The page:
Updated: Dec 31, 2019
Have you ever registered for a race, only to have it canceled a few days before the start or even the day of? Sometimes due to weather, other times due to permits. But how about a fake race that was never going to happen?
Well if this hasn’t happened to you yet, it might. Why? Because it happened to my mom. She was signed up to run a race in New Mexico under the race organization USRA Half Marathon Series and as she was boarding the plane she received this email.
“Greetings: Due to circumstances beyond our control, The Greater Albuquerque Half Marathon scheduled for this Sunday, July 13 has been rescheduled for a later date. You will have the option to transfer your registration to that race or any other USRA race. We apologize for any inconvenience.”
The options he provided were to defer to a later race in the USRA series or deal with the cancellation. If you defer, who is to say that the race will actually happen? After researching the company, I found that this is not the first time this race director has done this. He has "held" races in other cities around the country, which he either pulled the same stunt or held the race but lacked everything needed including water, police presence, and food. He also had the audacity to not pay the police or other bills owed to that city.
So how do you prevent this from happening to you? Here are my 3 steps to making sure the race you are signing up for will take place. 1. Make sure you really research the race you want to sign up for. Halfmarathons.net is a great website that provides you with a list of many different races around the country including the links to them. I search this website a lot to find my next race to do. Runners world also comes out with their most popular races list which I always look into.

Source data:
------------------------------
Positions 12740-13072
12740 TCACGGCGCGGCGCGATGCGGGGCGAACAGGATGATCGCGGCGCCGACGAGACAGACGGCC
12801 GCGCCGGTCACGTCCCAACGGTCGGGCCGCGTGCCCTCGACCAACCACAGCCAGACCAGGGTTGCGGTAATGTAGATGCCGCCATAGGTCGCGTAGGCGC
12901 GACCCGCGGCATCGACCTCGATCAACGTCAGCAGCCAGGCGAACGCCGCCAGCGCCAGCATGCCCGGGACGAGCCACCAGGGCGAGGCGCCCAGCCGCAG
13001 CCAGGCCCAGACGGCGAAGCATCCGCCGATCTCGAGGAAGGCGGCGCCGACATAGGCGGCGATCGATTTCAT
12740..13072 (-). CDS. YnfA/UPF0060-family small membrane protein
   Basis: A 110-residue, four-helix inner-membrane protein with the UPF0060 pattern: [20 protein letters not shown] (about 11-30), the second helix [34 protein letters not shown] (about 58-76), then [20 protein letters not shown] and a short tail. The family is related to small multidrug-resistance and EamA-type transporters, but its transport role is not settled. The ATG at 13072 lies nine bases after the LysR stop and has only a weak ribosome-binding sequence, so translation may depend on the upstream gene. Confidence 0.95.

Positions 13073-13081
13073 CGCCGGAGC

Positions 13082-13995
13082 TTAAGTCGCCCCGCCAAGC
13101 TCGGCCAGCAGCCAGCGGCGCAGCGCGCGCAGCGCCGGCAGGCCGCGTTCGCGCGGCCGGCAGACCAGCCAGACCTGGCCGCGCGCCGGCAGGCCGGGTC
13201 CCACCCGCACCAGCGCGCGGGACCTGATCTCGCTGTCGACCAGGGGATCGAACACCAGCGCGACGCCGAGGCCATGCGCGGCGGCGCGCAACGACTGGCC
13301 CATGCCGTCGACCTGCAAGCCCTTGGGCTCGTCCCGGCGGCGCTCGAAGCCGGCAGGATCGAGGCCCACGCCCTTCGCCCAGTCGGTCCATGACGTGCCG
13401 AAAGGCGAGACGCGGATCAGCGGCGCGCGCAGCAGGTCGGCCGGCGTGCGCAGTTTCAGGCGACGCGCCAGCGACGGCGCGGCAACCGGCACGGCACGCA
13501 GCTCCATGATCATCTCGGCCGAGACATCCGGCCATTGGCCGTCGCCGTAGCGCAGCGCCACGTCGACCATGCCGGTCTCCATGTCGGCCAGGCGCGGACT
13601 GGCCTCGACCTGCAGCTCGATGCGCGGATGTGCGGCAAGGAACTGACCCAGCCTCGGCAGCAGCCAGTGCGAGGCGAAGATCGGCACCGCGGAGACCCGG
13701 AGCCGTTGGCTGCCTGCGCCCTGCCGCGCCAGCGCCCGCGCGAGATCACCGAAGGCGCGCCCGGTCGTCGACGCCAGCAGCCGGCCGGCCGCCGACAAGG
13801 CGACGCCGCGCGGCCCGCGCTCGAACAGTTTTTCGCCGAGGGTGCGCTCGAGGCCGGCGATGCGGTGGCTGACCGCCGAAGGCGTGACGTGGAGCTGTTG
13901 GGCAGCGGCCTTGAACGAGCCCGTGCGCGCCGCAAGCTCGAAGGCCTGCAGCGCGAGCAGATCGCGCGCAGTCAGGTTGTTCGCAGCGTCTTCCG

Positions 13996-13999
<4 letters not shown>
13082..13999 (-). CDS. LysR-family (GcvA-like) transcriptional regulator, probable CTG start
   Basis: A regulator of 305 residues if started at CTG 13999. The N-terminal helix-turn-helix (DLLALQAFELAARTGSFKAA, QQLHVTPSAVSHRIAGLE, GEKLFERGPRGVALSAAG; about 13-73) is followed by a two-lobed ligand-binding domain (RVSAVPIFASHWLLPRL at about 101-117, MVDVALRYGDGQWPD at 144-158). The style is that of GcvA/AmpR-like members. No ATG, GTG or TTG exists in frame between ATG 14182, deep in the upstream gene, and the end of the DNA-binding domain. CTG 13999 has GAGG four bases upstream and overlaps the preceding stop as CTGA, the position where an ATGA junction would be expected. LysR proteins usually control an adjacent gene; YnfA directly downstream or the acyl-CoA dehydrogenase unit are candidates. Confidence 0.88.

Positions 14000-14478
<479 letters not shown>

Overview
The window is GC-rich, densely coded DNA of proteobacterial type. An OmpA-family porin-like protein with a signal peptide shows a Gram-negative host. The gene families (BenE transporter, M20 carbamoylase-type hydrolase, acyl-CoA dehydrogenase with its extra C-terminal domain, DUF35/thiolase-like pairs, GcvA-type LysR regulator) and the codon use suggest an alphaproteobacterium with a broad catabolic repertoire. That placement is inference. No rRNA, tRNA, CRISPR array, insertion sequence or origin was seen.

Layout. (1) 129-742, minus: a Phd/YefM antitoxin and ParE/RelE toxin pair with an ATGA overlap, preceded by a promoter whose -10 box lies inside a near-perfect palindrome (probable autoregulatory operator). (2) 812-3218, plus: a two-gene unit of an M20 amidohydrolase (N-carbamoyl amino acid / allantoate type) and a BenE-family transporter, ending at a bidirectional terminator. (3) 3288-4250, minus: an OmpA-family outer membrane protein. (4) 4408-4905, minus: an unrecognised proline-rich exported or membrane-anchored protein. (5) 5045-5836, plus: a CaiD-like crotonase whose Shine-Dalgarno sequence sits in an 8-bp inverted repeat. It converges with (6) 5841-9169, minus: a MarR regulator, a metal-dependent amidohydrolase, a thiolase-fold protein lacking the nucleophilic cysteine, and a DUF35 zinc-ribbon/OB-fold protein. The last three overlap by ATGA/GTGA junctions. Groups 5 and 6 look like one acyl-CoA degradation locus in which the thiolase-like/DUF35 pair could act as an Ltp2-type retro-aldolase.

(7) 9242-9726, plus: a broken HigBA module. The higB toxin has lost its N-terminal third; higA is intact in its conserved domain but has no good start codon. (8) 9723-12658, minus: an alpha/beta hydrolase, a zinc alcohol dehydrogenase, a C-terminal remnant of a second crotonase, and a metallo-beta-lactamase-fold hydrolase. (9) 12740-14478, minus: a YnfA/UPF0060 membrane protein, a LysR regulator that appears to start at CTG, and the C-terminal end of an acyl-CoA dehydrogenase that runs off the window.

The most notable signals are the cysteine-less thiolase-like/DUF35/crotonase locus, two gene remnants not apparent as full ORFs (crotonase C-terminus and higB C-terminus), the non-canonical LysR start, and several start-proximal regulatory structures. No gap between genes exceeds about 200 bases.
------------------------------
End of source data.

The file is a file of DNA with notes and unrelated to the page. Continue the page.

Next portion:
2. Search out for reviews of the race on the blogosphere There are many blogs out there including my own where I write up reviews of the races I have done. I write them because like myself, I want to know the facts about the races I am looking into signing up for. I want to spend my hard earned money on a good race rather than one that doesn't include a medal and is not run well. So I created this blog with that intention in mind because I know that other future racegoers know what to expect from the race they are signing up for and are prepared in advance.
3. Check to see if the organization is legitimate. The most important thing to do even if you read a review of the race is to actually look at the race website and research it. If anything seems out of the ordinary and is not making sense, then I would just find another one. By not making sense I mean having only one day of packet pickup and only being available for a few hours. Most races have at least 2 days of packet pickup.
If the weather cancels a race or other dangerous situations cause a cancelation within a few days of the race or the day of, don't be angry because that is beyond your control. It happens more often than you would expect. At Ironman Lake Tahoe, they canceled that race as people stood at the start line because of the forest fires taking place in the area. Sometimes swims are the only part canceled as what happened at the Nations Triathlon in 2014 due to sewage runoff in the Potomac the night before the race.
Those circumstances you can't avoid, but you can avoid a scumbag who creates races then cancels them just to take your money. Be careful and be smart!